Daphney Levina BRIDGLAND (neé PERCIVAL) (6 July 1995, aged 69)

Daphney was born in Clayfield on 13 November 1925. She was one of the first 8 students enrolled at Clayfield College, later going on to Eagle Junction State School.  During the war she held a secretarial position at HMAS Moreton Naval Base. She dreamed of a singing career, but her father did not encourage this. However on her own initiative she wrote to Marjorie Lawrence for advice and was granted an audition. This had a positive outcome and Daphney was much encouraged by Marjorie Lawrence, who felt she had great potential. She studied in Melbourne at the Australian Conservatorium of Music, and was offered the opportunity to understudy leading roles in several operas.

Plans of a singing career were changed when she met and married Leon Bridgland, and went with him to New Guinea, living first at Sogeri and later in New Britain. She loved to entertain, was always interested and ready to participate in local affairs, and was active through the CWA in supporting movements to facilitate a change in the status of indigenous women. She developed a deep and abiding friendship with the Tolai people, who knew they could depend on her for help when needed.  Wherever she lived she created a secure and loving environment for her family, took great pride in their accomplishments, and maintained a close and happy relationship with all her own family. Her love of music and her singing continued to give pleasure to all who knew her. Daphney is survived by her daughters Robyn, Ann and Rosemary.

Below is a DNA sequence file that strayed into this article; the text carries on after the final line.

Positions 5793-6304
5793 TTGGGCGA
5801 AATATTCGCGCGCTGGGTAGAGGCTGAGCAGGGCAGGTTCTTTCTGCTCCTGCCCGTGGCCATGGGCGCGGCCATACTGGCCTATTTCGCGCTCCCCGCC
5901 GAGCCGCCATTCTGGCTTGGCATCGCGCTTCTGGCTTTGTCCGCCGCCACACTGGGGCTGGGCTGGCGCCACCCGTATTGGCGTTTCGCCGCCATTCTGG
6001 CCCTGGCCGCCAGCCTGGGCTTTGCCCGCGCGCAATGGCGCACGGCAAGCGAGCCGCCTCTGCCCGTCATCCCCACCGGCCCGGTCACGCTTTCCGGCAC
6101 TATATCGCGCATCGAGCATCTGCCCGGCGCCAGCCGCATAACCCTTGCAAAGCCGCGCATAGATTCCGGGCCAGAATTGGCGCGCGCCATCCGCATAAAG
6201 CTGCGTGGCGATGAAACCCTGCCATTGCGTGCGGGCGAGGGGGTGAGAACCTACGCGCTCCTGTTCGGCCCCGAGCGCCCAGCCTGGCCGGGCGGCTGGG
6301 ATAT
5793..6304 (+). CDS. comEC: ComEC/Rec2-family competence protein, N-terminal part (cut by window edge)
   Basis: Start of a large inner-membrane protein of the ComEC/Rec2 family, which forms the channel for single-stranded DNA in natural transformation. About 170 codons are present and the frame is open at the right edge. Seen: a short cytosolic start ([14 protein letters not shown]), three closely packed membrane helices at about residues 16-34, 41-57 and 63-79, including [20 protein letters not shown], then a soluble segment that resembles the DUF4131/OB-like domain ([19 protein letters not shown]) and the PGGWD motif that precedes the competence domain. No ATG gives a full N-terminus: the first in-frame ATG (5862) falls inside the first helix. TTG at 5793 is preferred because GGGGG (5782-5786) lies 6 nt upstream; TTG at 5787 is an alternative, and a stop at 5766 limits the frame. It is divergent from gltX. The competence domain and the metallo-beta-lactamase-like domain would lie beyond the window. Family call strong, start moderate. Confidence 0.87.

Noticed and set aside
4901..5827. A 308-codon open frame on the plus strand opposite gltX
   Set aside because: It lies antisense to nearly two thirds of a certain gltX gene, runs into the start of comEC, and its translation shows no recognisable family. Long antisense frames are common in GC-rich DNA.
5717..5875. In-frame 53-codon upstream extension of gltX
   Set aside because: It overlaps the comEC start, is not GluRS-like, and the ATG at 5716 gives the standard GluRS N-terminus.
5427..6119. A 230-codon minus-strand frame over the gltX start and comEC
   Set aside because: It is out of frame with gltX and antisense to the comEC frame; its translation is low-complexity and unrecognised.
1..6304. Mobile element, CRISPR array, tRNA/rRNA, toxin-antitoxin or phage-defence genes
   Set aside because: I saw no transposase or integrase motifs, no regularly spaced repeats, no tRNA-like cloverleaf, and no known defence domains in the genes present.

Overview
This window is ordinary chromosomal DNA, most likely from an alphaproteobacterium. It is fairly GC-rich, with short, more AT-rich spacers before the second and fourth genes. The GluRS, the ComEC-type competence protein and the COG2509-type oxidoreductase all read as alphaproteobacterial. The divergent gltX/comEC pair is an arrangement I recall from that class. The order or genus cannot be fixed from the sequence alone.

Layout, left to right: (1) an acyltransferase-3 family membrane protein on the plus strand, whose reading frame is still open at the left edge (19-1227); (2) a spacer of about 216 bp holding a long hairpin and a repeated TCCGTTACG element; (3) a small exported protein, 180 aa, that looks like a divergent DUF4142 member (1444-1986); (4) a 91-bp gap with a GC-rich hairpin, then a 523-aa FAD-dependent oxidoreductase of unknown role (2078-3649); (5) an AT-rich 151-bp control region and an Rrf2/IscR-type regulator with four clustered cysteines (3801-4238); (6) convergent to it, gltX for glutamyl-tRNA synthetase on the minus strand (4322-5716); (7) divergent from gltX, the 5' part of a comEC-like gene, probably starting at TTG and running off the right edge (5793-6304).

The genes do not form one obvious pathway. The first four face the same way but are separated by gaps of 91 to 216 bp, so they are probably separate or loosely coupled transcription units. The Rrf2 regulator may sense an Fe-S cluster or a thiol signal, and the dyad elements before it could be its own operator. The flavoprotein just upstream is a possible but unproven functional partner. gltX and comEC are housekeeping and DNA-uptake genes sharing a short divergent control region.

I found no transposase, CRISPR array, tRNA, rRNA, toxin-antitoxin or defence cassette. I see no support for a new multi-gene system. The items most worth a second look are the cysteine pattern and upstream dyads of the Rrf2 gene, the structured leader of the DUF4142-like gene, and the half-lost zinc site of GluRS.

John George BEST (20 June 1995, aged 73)

John was born in Hobart, Tasmania, on 9 September 1922. His family moved to Richmond, NSW, and John was educated at Sydney Technical High School. He went from school into the army as a signalman. He then went to Sydney University and became a Geologist. His work in this field took him to New Guinea where he met and married the voice of Rabaul, Pamela Ann Palfreyman. Two children, Tony and Kathy were born while they lived in New Guinea. They moved to Canberra for a short while, where Nick, their third child was born. The family returned to New Guinea and lived in Port Moresby.